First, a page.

Taj’s Tiers: Thanksgiving Edition

Apple Pie: Not Touching My Plate
Sorry to all the apple pie lovers out there, but it cannot compete with the other desserts available on Thanksgiving. The crust is usually too dry, and whenever I eat it, I always wonder why I’m not just eating apple crisp instead.

Corn: Not Touching My Plate
Corn on Thanksgiving is like drinking orange juice after brushing your teeth. It is a terrible experience that no one should have to deal with. Corn is for the Fourth of July and barbeques. It is out of place at Thanksgiving.

Green beans: One Bite Maximum
Green beans are not unbearable, but they are nowhere near the level of the other foods that make an appearance on my Thanksgiving plate. I give the green beans a chance every year, but I always end up pushing them to the side or feeding them to my dog.

Rolls: One Bite Maximum
Rolls are the silent killer of any good Thanksgiving meal. Once you have one, it is impossible to stop. Then you realize that instead of eating everything else at the table, you are stuffed full of bread. I have to keep rolls at a one bite maximum, anything more and I wouldn’t be able to make the rest of this list.

Mashed Potatoes: I Guess I’ll Eat It
Mashed potatoes are nothing special. There’s nothing that is truly terrible about them; they are all right. If they’re on my plate, I’ll eat them. Thanksgiving mashed potatoes are statistically better than mashed potatoes during any other meal. That being said, there’s nothing cool enough about mashed potatoes for me to waste more than one serving on them.

Pumpkin Pie: I Guess I’ll Eat It
I feel obligated to eat pumpkin pie on Thanksgiving just because I know there is no chance I am eating it any other time. Pumpkin pie is weird, but in my opinion, it is one of those items that makes or breaks Thanksgiving. I will eat it for the culture, but I don’t eat it with the same energy with which I eat pecan pie.

Turkey: I Guess I’ll Eat It
I have mixed feelings about turkey. To be completely honest, it tastes exactly like chicken to me, except worse. The problem with turkey is that it entirely depends on the chef. I’ve had one too many turkeys in my life that were drier than the Sahara Desert for it to be any higher on this list. Furthermore, turkey’s career is entirely made by its supporting cast. Without gravy and cranberry sauce, turkey would be left off countless plates. In the end, of course, I’ll have turkey—it’s Thanksgiving—but I’m not going back for seconds.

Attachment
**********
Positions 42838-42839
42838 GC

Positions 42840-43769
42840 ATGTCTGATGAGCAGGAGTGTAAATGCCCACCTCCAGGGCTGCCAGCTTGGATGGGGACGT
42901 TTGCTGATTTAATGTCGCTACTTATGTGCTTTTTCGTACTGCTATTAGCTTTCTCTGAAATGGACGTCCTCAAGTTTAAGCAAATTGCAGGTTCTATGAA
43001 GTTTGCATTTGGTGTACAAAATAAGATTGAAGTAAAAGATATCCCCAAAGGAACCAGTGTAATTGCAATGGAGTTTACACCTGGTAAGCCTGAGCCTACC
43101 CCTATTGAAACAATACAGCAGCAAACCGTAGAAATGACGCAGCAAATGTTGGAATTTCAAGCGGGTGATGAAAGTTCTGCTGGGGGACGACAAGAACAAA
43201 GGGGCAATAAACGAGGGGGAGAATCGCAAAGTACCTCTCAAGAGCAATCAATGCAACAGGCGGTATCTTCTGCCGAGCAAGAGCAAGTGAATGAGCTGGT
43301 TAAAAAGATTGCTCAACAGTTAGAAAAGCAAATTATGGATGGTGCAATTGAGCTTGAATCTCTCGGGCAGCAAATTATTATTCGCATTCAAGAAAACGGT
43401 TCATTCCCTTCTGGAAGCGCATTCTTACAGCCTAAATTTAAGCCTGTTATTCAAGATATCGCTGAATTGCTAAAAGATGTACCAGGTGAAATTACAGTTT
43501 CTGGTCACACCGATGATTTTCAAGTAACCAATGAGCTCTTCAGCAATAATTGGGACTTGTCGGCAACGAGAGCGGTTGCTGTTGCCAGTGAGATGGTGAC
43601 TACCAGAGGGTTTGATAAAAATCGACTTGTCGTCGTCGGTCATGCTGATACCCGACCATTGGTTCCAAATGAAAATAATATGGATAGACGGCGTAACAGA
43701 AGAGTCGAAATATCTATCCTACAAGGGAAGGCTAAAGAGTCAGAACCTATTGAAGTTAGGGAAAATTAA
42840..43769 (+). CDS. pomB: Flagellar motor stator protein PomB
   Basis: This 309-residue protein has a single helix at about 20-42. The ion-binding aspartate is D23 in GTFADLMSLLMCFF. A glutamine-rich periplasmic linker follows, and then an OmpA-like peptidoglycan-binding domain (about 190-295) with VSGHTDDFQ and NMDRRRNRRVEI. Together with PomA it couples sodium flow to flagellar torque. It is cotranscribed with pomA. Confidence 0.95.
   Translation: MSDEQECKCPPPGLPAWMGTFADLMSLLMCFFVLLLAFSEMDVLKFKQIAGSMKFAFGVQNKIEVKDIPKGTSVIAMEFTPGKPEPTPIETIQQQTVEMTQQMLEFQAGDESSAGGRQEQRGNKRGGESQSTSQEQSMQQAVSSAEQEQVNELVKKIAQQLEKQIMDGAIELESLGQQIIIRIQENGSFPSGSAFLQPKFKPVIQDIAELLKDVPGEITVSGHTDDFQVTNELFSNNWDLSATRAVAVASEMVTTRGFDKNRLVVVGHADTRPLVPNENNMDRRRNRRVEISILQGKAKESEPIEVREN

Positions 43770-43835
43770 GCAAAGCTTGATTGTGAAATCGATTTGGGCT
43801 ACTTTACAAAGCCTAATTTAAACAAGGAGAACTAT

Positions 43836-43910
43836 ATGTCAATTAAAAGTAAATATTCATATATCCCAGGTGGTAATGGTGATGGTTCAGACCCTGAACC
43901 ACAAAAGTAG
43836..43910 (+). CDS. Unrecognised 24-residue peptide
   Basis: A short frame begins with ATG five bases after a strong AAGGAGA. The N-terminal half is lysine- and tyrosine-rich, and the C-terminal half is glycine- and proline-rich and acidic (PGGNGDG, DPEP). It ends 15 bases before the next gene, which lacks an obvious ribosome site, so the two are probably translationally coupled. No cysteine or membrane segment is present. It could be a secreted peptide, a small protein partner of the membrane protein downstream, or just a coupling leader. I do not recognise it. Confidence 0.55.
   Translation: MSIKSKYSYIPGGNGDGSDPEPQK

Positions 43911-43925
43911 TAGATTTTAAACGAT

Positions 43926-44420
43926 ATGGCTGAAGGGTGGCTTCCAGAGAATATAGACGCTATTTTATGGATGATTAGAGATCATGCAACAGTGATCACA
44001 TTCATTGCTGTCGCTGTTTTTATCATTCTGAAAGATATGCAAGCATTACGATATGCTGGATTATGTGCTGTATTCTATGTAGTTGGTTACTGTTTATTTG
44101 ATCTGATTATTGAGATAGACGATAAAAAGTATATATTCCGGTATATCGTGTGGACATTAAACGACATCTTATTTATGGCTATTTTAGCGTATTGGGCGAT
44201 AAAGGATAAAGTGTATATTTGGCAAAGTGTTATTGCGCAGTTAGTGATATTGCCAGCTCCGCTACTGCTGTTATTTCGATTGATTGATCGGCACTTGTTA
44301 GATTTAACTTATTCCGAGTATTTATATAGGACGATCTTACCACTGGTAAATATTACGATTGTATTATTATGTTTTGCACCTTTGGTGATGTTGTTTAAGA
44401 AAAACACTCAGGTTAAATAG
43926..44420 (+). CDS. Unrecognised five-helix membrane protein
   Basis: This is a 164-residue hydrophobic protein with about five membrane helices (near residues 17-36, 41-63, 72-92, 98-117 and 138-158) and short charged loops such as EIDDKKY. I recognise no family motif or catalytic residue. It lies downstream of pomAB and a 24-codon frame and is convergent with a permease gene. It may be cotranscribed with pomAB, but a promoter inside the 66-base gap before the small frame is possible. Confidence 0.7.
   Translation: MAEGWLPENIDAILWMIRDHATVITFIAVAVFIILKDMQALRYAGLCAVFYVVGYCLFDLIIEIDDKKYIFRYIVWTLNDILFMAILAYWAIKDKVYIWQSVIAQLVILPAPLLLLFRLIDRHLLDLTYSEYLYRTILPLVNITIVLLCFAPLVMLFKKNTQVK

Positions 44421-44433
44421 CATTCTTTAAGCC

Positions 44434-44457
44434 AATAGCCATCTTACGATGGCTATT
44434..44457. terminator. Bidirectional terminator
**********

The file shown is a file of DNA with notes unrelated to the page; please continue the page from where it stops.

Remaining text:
Cranberry sauce: I’m Getting Seconds
Cranberry sauce is one of the most unique foods to Thanksgiving, and I love it. It is the perfect mixture of sweet and savory. It is good by itself and combines well with other dishes. However, the fact that jellied, canned cranberry sauce exists keeps it from being top-tier because that stuff is absolutely monstrous and a symbol of the rampant capitalism in America.

Gravy: I’m Getting Seconds
Gravy might not be a meal, but it is one of the best sauces ever created. There is not a single Thanksgiving food that doesn’t pair well with gravy. It elevates everything else on the plate and makes the difference between a good Thanksgiving meal and a great one. However, since it’s a sauce, it can’t be on the top tier.

Pecan Pie: Eating Until It’s Gone
This is the best dessert available at Thanksgiving. It is not up for debate. It’s sweet, crunchy and screams fall. This is the perfect dessert for the occasion and arguably deserves to be in the conversation for the best desserts of all time.

Stuffing: Eating Until It’s Gone
Stuffing is the single greatest thing to happen to Thanksgiving. It is one of the most popular features of Thanksgiving but is consistently underrated. I have never had anything below a perfect encounter with stuffing; it has one of the greatest lasting legacies of Thanksgiving food. If the human race dies or is taken over by aliens, at least we will be able to point to stuffing and say: “Yeah, we did that.”

Candied Yams: Eating Until It’s Gone
This is my personal favorite. I’m not sure how common they are on everyone’s table, but I do know that every year I look forward to my mom’s candied yams. There is very little to be said here. I go back for fourths, maybe even fifths, and then eat it as leftovers over the course of the next few days. Everyone has a different recipe, but candied yams are simply the best no matter how you cook them.